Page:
Prevent Docker host to run out of disk space

Prevent Docker host to run out of disk space by clearing log files and unused container resources


Running out of disk space on your Docker host is a common problem. It can cause containers and their services to hang and become unresponsive, and it can also prevent you from creating new containers or scaling existing ones. Worst case, your root filesystem runs out of space and you have serious issues recovering.

Fortunately, there are several ways to prevent this from happening.

Prevent Docker host disk space exhaustion

First, you need to check the disk space on your Docker host. You can do this via the command line:

df -h

or df -t ext4 if you only want to show a specific file system type, like here ext4

You should see all your filesystems and their space usage.

Filesystem     1K-blocks      Used Available Use% Mounted on
/dev/nvme0n1p1 474755104 207145408 243420000  46% /

Check the disk space on your Docker host.

To get details about the Docker usage itself, you can run:

docker system df -h

You should see something like this:

❯ docker system df
Images          7         4         2.187GB   867.3MB (39%)
Containers      6         0         118.7MB   118.7MB (100%)
Local Volumes   1560      1         39.24GB   39.16GB (99%)
Build Cache     83        0         3.666GB   3.666GB

This command will list all of the containers, images and volumes on your Docker host.

For an extensive list of information that is machine readable you can also set a different output format:

docker system df -v --format ""

The best prevention is to monitor the disk space on your Docker host and to alert based on it. Opvizor gives you all features you need with the Windows, Linux, or Docker extension.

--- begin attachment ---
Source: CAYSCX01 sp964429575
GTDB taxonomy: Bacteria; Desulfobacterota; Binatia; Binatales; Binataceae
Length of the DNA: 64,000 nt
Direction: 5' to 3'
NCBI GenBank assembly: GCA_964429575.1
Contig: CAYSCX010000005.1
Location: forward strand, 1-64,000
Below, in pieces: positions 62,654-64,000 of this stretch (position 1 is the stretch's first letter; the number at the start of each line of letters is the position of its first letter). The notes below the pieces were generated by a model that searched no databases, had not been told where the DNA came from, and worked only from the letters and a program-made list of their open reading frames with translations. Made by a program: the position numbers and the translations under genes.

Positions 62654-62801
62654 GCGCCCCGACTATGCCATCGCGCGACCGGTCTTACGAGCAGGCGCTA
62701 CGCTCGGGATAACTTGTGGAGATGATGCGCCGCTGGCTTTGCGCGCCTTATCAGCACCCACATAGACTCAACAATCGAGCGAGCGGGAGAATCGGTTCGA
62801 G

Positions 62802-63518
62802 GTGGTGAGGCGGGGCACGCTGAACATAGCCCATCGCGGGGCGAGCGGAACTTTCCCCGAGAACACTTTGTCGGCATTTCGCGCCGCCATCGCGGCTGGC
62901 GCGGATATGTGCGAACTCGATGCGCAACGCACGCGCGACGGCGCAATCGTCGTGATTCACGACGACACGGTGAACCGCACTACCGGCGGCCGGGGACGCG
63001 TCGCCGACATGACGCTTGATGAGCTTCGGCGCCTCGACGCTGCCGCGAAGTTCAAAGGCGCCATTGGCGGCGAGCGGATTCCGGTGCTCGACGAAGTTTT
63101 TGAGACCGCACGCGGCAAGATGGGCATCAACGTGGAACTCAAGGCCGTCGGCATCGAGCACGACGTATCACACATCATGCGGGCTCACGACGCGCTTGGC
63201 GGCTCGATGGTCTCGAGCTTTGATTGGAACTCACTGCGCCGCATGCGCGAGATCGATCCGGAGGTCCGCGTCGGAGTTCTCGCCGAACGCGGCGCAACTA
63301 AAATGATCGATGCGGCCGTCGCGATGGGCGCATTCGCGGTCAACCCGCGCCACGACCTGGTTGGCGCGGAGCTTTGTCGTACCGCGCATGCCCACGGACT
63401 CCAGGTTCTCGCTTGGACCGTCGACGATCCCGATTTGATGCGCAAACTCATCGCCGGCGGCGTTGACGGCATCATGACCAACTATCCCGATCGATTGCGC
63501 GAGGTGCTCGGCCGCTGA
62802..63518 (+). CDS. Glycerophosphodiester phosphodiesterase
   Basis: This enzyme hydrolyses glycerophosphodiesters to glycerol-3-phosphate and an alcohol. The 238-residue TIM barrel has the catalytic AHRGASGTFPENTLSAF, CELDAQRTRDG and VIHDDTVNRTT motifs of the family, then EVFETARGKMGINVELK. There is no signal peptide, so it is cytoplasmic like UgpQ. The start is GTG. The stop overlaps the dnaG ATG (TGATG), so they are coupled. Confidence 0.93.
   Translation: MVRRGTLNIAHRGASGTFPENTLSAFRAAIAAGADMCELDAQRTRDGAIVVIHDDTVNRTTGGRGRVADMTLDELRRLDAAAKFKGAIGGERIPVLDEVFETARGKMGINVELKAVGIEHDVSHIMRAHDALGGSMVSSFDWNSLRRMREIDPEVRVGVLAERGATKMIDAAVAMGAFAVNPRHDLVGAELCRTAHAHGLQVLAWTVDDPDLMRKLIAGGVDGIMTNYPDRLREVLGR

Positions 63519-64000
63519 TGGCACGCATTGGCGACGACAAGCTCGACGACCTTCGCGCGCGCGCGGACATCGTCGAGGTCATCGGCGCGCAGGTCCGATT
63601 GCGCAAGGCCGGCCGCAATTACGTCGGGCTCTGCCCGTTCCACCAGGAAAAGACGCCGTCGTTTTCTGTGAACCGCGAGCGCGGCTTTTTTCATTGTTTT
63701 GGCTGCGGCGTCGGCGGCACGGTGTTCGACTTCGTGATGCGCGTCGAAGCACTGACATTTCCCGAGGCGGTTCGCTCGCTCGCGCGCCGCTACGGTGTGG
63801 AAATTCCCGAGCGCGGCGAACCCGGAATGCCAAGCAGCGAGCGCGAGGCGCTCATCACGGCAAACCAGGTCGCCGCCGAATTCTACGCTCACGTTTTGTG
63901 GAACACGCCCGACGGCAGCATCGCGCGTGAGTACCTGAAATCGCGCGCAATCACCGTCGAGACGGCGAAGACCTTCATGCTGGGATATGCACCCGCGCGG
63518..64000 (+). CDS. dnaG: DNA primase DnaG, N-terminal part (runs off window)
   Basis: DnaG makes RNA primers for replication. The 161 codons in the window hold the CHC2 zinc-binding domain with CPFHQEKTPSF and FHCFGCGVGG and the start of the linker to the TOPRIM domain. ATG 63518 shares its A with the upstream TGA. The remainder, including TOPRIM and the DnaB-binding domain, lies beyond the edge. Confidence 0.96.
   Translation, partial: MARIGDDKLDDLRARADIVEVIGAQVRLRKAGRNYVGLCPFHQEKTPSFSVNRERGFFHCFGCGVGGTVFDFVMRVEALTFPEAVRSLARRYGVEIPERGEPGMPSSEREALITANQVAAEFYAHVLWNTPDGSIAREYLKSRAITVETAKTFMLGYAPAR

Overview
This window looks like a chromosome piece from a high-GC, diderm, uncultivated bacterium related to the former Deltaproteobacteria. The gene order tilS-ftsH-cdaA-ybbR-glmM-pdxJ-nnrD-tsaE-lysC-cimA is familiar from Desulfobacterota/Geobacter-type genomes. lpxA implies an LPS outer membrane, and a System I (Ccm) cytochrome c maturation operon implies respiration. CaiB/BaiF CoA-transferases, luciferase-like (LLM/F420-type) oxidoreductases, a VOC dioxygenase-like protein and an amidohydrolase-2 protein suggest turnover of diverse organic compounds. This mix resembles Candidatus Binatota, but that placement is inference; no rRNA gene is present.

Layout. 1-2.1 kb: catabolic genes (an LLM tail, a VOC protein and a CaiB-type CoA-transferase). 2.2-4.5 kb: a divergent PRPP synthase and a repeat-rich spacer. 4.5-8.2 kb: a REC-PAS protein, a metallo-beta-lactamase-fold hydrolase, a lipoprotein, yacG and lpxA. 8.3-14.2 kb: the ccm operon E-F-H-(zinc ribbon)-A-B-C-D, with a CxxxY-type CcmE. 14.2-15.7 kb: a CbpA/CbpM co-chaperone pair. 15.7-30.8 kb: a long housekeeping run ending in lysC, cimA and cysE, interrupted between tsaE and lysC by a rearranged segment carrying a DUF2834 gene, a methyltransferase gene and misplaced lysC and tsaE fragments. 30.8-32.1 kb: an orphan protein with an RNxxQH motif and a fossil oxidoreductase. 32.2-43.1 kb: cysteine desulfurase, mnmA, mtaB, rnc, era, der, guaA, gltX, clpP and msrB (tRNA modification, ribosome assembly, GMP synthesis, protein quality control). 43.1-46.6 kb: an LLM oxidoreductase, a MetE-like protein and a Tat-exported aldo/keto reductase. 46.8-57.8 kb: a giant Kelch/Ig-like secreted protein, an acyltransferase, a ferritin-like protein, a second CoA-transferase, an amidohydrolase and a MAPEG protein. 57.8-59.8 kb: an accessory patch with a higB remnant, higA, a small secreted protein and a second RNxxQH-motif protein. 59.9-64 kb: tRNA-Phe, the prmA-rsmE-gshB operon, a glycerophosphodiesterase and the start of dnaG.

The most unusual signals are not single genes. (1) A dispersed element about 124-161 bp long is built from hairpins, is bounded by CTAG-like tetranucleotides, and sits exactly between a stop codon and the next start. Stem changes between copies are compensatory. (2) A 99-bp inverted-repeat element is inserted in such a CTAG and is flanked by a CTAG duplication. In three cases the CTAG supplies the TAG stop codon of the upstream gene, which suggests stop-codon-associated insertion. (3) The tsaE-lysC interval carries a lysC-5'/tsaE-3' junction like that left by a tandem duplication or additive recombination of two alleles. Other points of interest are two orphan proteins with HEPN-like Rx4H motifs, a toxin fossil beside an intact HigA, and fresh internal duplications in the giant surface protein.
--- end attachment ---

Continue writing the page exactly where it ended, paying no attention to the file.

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Clean up container logs

To view the logs of a running container, use the docker logs command. You can specify a particular container name or all containers by using the -a flag.

When running a docker logs container command, the log entries shown depend on the log rotation and the runtime of the container. As these log outputs can be huge, you should always limit the number of lines shown by adding --tail=100 or something similar.

docker logs --tail=100 mycontainer

These are accessed in a JSON format and record the standard output (and error) for every container you run—if you don't delete them frequently, they can go up from anywhere between 10 and 100 GB or more! 

Nevertheless, it is easy to guess, that all that log lines are stored somewhere on disk and as already mentioned they can use massive amounts of disk space over time. Cleaning them up makes a lot of sense.

Docker Container Log Files deletion can be done in several ways:

  1. Manually
  2. using a crontab cleanup job
  3. Using logrotate
  4. Build-in Docker logrotate functionality

Manual cleanup of log files

As the log files can be stored in different folders or mount points based on the system setup, the safest way is to use docker inspect to detect the log file path. The following command deletes all log files for the container mycontainer.

sudo truncate -s 0 $(docker inspect --format='' mycontainer)

or you can use 

truncate -s 0 /var/lib/docker/containers/**/*-json.log

or as root:

sudo sh -c "truncate -s 0 /var/lib/docker/containers/**/*-json.log"

It can happen that your Docker log file location is different, then use first the docker system info command to find the Root directory.

docker system info | grep "Docker Root Dir";

when you're looking for an approach for all container logs in one including detecting the correct log file location:

sudo sh -c 'truncate -s 0 $(docker system info | grep "Docker Root Dir" | cut -d ":" -f2 | cut -d " " -f2-)/containers/*/*-json.log';

crontab cleanup of log files

To configure an automatic cleanup using crontab, do the following.

Switch to root if needed

sudo -s

Create a file for daily cleanup of your Container logs using crontab:

cat <<EOF >> /etc/cron.daily/clear-docker-logs
truncate -s 0 /var/lib/docker/containers/**/*-json.log

or if you prefer the universal option:

cat <<EOF >> /etc/cron.daily/clear-docker-logs
truncate -s 0 $(docker system info | grep "Docker Root Dir" | cut -d ":" -f2 | cut -d " " -f2-)/containers/*/*-json.log

make sure the script can be executed:

chmod +x /etc/cron.daily/clear-docker-logs